FIGS. 3A-3D comprise a simplified example of how the Conversation Index is generated and utilized to sort E-mail messages. The example uses the collection of messages shown in FIG. 3A, which are in chronological order and have subject fields that describe their relationships to other messages. In addition, the Conversation Index will be generated in chronological order, and parts of the mechanism will be ignored for simplicity. In particular, not shown in FIGS. 3A-3D are the Format Code (which is always 01), the Time Delta Code (since all messages are created across a span of less than 1.78 years), and the Random Number and Sequence Number of the Child Blocks (since there will be no collisions in this example).
Referring to FIG. 3B, Aaron creates a parent message, so the Conversation Index Builder generates a Conversation Index containing the format code, the time stamp specifying Jan. 1, 1996 at 9 a.m., and the unique GUID, which we will call G1. We can then abbreviate the Conversation Index of Aaron's message as 1/1-09:00-G1!.
Next, Beatrice replies to Aaron's message. The Time Delta between 09:00 and 10:00 is one hour, which is shown as +1h!. The Conversation Index for Beatrice's message is thus 1/1-09:00-G1! +1h!. Francesca then starts a new conversation, and the Conversation Index for this new parent message contains the format code, the time stamp (specifying Jan. 1, 1996 at 1 p.m.) and a unique GUID, which we will call G2. The Conversation Index of Francesca's message is thus 1/1-13:00-G2!. Next, Dieter replies to Aaron's message. The Time Delta between 09:00 (Aaron's message) and 15:00 (Dieter's message) is six hours, so the Conversation Index for Dieter's reply message is 1/1-09:00-G1! +6h!. The next days, Ebru replies to Aaron's message so the Time Delta between 1/1 at 09:00 and 1/2 at 09:00 is 24 hours, and the Conversation Index for Ebru's reply message is 1/1-09:00-G1! +24h!. Finally, Claudia replies to Beatrice's message. The Time Delta between Beatrice's message at 10:00 on 1/1 and Claudia's reply at 14:00 on 1/2 is 28 hours, which is appended to the Time Delta of Beatrice's message of +1h!, so the Conversation Index is 1/1-09:00-G1! +1h! +28h!.
Sorting the list shown in FIG. 3B by the Conversation Index, and moving earlier times before later times, results in the list shown in FIG. 3C. Indenting the messages of the list of FIG. 3C results in the display shown in FIG. 3D. The indented items of FIG. 3D are proportional to the number of Child Blocks in the Conversation Index and indicate the depth in the conversation, resulting in the desired visual display. For example, if a reply message contains two Time Deltas then it is indented twice.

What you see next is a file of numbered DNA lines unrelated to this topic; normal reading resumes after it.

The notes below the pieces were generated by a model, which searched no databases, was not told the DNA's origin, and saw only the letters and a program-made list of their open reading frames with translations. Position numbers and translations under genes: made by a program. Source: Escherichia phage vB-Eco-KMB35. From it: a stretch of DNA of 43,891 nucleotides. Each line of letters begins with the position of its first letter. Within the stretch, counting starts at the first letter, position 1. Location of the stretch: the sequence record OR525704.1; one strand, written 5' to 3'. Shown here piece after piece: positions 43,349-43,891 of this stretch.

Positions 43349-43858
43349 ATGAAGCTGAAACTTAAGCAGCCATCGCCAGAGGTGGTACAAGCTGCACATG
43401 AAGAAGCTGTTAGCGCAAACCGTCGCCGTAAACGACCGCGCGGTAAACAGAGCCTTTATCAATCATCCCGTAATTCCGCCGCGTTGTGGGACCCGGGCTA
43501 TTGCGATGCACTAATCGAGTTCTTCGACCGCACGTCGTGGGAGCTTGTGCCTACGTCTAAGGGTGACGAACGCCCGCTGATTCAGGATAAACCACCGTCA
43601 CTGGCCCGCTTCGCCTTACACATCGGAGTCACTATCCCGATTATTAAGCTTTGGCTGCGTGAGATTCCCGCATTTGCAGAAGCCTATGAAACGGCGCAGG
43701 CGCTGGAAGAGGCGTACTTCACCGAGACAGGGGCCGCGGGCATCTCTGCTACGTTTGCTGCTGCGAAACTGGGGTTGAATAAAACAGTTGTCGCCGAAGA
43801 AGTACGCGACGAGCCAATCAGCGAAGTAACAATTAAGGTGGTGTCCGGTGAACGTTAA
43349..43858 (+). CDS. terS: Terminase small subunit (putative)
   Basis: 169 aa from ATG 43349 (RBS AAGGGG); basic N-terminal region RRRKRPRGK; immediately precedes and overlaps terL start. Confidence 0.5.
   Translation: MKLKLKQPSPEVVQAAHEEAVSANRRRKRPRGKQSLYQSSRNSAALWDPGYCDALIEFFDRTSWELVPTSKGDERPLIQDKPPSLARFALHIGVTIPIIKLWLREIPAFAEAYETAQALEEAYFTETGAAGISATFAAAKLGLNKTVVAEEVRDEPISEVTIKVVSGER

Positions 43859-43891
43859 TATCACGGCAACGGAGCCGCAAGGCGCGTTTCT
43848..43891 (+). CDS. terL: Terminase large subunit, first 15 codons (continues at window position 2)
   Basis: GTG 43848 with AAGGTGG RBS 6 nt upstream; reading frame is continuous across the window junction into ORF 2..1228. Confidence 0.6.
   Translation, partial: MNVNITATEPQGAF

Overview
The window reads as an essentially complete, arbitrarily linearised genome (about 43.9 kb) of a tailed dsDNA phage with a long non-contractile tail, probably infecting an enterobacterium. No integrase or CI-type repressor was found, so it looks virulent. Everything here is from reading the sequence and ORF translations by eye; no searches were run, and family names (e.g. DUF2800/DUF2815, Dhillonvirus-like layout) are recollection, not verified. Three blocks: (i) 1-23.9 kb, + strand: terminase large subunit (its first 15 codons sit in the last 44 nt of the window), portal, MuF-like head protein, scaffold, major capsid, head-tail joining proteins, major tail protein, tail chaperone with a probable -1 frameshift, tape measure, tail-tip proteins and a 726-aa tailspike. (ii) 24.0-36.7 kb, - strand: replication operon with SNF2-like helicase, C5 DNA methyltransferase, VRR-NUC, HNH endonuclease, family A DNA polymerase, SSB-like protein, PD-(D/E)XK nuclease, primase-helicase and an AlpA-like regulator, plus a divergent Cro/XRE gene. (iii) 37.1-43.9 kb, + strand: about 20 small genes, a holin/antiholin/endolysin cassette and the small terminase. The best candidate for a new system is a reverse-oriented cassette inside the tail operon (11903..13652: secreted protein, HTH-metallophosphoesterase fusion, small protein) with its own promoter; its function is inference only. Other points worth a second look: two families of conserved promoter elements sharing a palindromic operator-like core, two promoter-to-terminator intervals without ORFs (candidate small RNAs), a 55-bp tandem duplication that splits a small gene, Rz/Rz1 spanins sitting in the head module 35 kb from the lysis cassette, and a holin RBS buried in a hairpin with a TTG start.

The layout and ordering of the messages as shown in FIG. 3D presents an intuitive display to a user. The display indicates that Aaron's message has three replies, that Claudia replied to Beatrice's reply to Aaron, and that Francesca's message begins a new conversation. Therefore, the present technique results in a display where reply messages are shown indented beneath a parent message, and appear in the order they were created. In addition, messages which are replies to other messages, such as Claudia's message, appear indented under their parent message before any siblings of the parent, even if generated after some or all of the sibling messages. Lastly, multiple replies to the same message appear in the time order of their creation.
Other embodiments of the invention are within the scope of the appended claims. For example, the Conversation Index has been disclosed as using Universal Time and a Time Delta as part of the sorting key. However, the word "time" used herein encompasses any other type of generated, continuously increasing or continuously decreasing number. Thus, any number that continuously changes in the same direction may be substituted for the Conversation Time and Time Delta parameters described above. Furthermore, the size of the Header Blocks and Child Blocks can be modified to satisfy specific requirements. For example, if 30 levels of response is all that is required, then the Conversation Index could include smaller blocks of data or eliminate some of the data, such as the sequence number, at the risk of increasing the chances of a collision between messages.
The disclosed technique may also be useful where records are created in response to other records, and where the genealogy of such records is important. For example, a record or data file may be stored in a container, such as in a public or private folder, that is accessible to multiple users who may all work on revisions. The users may also generate a record that is a revision of a record that has already been revised. In such a case, it may be important to keep track of who worked on what revision of which record in order to eventually assemble a final document. This situation poses the problem of tracking and ordering a series of documents or records which may be stored in a public or private folder, which is similar to the problem of establishing a conversational index ordering for E-mail messages. Thus, a record index similar to the Conversation Index described above could be generated and attached to a parent data record and to each child data record of a collection to enable a logical sorting of all of the records.
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|U.S. Classification||1/1, 709/206, 707/E17.095, 707/999.104, 707/999.107|
|Cooperative Classification||Y10S707/99948, Y10S707/99945, G06F17/30722|
|Jul 2, 1996||AS||Assignment|
Owner name: MICROSOFT, WASHINGTON
Free format text: ASSIGNMENT OF ASSIGNORS INTEREST;ASSIGNORS:DURHAM, PETER E.;BENSON, MAX L.;APACIBLE, MIU FUNG ANG;REEL/FRAME:008091/0724;SIGNING DATES FROM 19960627 TO 19960628
|Jun 6, 2000||CC||Certificate of correction|
|Apr 11, 2002||FPAY||Fee payment|
Year of fee payment: 4
|Apr 7, 2006||FPAY||Fee payment|
Year of fee payment: 8
|Apr 21, 2010||FPAY||Fee payment|
Year of fee payment: 12
|Dec 9, 2014||AS||Assignment|
Owner name: MICROSOFT TECHNOLOGY LICENSING, LLC, WASHINGTON
Free format text: ASSIGNMENT OF ASSIGNORS INTEREST;ASSIGNOR:MICROSOFT CORPORATION;REEL/FRAME:034541/0001
Effective date: 20141014